Term of the Day
Definition - What does Burnoff Rate mean?
What is burnoff rate?
Burnoff rate is the speed at which your body gets rid of a certain substance or chemical. In this case, we are discussing the burnoff rate of alcohol and how it pertains to DUI cases. For many people, burnoff rate has no effect on their lives other than how fast they are sober again. However, when you are in court, your burnoff rate could be a huge factor in whether or not you are actually guilty. One example of this is a situation in which someone may be tested for their blood alcohol concentration after they drive. This could be a problem because it means that if their burnoff rate was high enough they could be over the legal limit while driving and then possibly be under the limit when being tests. Certain tests can be done to calculate someone's burnoff rate so that the court can tell whether or not that person would have been intoxicated.
How does alcohol get eliminated from my body?
Anywhere from 90-95% of the alcohol you consume will be eliminated in your liver. The liver turns alcohol into its component chemicals, which is mostly water and carbon dioxide. The carbon dioxide that you produce in your liver will go into your bloodstream and then be released by simply breathing. When you drink alcohol, it will take a while to start to become intoxicated. Then, you will start to absorb the alcohol. While this happens, your blood alcohol concentration will rise because your body cannot eliminate the alcohol fast enough. Usually, after you stop consuming alcohol your blood alcohol concentration will continue to go up because your body is still absorbing the alcohol. Then, your elimination and absorption rates will be at the same level and then you will begin to eliminate alcohol.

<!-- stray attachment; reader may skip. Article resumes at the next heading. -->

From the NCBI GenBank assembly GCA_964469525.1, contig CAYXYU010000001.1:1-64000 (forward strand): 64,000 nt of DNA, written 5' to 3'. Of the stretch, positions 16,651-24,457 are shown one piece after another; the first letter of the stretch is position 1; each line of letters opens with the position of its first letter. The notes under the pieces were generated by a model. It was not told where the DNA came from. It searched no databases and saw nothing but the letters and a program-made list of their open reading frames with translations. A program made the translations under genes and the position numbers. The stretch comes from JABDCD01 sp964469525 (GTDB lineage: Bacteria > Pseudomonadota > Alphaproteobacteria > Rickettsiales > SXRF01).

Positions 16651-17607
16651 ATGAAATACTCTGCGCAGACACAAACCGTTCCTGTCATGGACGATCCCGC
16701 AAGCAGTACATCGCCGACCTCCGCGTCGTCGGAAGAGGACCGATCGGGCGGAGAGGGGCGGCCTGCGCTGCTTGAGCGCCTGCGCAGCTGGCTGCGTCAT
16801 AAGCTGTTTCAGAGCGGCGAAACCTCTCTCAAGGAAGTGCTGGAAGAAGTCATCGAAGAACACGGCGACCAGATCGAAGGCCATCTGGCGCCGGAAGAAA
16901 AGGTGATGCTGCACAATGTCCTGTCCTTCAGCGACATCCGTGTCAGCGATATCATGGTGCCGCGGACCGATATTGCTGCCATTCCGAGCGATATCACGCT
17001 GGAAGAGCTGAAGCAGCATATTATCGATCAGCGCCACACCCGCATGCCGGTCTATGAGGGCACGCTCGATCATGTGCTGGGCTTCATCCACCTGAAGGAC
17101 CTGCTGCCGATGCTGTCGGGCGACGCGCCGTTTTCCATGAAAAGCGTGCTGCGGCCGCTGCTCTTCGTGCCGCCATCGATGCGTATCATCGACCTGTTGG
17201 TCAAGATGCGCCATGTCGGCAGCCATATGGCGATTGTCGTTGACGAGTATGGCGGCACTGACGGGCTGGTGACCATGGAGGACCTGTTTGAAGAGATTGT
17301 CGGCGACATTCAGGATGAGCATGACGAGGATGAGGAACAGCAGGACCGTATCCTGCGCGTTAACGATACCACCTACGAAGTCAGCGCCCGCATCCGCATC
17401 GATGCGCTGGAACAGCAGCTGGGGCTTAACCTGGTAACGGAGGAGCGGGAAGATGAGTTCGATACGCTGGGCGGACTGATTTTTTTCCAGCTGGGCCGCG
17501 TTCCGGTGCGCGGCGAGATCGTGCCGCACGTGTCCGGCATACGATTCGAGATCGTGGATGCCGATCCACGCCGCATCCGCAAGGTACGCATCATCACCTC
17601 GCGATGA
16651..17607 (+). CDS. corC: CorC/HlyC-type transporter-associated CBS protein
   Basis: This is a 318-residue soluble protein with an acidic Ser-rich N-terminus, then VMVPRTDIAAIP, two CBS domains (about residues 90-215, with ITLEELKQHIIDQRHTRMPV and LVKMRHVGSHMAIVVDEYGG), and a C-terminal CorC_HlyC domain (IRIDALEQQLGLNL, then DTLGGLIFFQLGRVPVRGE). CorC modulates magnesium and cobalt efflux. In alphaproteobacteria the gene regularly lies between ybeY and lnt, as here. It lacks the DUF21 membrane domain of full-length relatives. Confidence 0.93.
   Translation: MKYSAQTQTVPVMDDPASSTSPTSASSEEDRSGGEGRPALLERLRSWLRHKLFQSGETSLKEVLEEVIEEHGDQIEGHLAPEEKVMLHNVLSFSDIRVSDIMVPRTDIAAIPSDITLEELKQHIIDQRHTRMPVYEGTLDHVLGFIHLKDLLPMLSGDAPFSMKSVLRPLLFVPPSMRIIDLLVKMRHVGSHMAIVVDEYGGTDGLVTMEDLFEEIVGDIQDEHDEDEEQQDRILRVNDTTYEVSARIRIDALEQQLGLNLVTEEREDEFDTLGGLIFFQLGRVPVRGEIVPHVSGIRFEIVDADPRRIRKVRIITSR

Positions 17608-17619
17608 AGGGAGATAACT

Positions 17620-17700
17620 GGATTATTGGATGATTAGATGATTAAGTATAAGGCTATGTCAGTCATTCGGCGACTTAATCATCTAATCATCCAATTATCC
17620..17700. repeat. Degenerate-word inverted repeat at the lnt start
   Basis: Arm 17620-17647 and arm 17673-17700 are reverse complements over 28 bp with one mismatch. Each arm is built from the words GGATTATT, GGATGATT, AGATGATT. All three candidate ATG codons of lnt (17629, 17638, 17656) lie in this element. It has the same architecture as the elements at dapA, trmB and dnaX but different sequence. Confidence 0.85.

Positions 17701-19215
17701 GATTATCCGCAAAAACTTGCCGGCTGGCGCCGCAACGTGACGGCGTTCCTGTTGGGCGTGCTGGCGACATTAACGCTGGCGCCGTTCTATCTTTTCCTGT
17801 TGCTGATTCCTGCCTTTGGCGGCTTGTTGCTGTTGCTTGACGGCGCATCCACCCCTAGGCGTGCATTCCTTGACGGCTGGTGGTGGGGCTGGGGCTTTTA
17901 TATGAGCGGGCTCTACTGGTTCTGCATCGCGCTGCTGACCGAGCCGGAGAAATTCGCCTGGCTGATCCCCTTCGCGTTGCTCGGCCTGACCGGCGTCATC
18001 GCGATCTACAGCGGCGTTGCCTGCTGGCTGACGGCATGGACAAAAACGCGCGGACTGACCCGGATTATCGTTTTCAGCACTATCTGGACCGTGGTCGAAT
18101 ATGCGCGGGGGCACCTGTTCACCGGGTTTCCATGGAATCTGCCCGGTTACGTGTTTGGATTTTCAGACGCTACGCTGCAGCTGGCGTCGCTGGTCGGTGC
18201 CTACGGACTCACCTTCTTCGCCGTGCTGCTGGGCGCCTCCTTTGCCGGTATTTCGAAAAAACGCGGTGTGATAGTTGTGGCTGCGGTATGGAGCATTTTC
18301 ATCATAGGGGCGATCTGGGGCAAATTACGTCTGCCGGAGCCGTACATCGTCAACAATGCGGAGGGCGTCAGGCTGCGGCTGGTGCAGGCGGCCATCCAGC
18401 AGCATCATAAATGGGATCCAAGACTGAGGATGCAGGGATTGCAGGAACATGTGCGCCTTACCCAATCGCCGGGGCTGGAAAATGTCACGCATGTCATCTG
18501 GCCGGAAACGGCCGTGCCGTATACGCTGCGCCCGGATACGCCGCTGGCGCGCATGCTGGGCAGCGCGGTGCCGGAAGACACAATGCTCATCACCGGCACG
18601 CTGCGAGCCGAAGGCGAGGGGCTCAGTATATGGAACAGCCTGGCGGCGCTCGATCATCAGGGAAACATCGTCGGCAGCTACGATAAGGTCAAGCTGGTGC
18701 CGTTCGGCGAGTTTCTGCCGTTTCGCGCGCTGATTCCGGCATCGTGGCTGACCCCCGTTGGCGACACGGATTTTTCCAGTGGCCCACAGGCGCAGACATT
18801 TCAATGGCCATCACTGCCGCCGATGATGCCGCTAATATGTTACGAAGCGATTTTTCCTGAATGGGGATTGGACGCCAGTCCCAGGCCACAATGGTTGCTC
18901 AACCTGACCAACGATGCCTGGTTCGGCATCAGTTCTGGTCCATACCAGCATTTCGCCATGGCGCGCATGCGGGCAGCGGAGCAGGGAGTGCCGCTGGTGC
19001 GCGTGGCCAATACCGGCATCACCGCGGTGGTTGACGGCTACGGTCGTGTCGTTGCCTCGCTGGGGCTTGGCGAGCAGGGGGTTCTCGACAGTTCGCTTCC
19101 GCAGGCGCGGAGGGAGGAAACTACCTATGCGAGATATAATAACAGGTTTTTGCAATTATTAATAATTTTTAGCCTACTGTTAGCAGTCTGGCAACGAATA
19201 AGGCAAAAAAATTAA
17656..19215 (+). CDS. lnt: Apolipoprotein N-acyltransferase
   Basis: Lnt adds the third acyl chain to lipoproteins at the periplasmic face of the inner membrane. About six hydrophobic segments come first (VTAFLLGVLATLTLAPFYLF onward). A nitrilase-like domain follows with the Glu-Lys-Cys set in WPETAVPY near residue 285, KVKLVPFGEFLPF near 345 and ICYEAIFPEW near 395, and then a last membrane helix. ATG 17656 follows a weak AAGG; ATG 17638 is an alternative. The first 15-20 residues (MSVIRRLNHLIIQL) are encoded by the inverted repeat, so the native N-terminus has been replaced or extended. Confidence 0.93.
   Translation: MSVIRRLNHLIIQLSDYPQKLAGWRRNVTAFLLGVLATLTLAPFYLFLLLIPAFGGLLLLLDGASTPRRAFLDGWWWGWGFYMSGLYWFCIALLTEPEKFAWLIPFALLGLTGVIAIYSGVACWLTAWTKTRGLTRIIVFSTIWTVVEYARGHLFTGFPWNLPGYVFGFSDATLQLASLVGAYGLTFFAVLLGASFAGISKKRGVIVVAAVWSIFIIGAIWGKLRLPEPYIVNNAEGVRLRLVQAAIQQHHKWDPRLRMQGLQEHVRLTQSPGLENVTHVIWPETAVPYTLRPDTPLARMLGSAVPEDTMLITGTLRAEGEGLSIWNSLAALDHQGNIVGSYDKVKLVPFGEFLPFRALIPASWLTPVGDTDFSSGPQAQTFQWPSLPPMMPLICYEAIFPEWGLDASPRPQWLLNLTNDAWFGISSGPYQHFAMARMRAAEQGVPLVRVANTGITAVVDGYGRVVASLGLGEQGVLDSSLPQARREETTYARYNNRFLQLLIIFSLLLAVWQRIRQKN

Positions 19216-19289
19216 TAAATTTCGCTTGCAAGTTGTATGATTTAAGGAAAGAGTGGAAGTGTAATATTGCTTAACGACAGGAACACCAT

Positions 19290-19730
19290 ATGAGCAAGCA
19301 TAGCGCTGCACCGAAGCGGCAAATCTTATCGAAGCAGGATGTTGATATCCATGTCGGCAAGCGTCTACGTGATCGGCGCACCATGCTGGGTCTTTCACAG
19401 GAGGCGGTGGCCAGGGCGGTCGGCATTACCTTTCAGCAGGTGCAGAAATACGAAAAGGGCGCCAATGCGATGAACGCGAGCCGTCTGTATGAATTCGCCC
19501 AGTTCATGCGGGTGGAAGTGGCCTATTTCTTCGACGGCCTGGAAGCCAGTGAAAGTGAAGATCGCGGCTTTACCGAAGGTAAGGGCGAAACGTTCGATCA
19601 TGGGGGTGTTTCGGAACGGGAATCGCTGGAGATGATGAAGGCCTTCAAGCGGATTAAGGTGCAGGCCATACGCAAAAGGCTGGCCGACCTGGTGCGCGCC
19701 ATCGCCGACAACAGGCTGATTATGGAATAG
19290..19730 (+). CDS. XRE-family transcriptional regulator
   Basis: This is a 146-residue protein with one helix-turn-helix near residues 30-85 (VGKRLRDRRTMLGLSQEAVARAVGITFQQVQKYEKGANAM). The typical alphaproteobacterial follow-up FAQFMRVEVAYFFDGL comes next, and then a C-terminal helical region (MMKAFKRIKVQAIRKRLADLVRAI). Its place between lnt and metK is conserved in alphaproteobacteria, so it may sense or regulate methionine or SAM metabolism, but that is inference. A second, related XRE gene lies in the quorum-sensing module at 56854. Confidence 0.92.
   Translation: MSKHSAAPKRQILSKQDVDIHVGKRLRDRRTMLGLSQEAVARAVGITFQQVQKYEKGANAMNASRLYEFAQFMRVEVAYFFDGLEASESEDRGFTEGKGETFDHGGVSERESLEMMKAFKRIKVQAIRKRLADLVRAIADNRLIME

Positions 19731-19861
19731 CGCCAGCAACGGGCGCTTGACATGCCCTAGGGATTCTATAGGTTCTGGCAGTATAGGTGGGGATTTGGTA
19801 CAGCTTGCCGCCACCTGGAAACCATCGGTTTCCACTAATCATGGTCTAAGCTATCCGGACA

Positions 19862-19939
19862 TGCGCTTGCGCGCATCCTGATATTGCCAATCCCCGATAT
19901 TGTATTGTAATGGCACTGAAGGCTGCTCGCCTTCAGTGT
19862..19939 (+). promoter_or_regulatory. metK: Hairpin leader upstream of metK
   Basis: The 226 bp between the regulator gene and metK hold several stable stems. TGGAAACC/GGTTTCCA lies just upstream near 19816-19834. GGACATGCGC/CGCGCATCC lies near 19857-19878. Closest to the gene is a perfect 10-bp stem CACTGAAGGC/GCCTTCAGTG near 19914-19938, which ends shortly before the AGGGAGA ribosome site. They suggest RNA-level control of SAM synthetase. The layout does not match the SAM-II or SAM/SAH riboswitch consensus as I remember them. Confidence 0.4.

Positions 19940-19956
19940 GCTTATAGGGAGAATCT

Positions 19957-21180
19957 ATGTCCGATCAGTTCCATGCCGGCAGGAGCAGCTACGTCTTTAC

What is the burnoff rate for my body?
Everyone has a different burnoff rate. A lot of factors go into your alcohol burnoff rate because everyone has a different metabolic rate. Metabolic rate depends on things like body size, body fat level, age, sex, etc. For example, women usually metabolize substances five to ten percent slower than males do because of levels of water in their body compared to men.
In the end, you really just shouldn't be drinking and driving at all. There are a lot of factors that go into whether or not you are actually impaired by the amount of alcohol you drink, and whether or not you are over the legal limit for a blood alcohol concentration. For some, their burnoff rate will be extremely fast and allow them to drink more. Other's will find that they have a slower burnoff rate and need to drink less or more slowly to not become impaired. Remember that burnoff rate is different for everyone and isn't easily calculatable, so always play it safe when you are asking yourself whether or not you are able to drive safely. Don't let a calculator based on your height, weight, and sex be responsible for your life.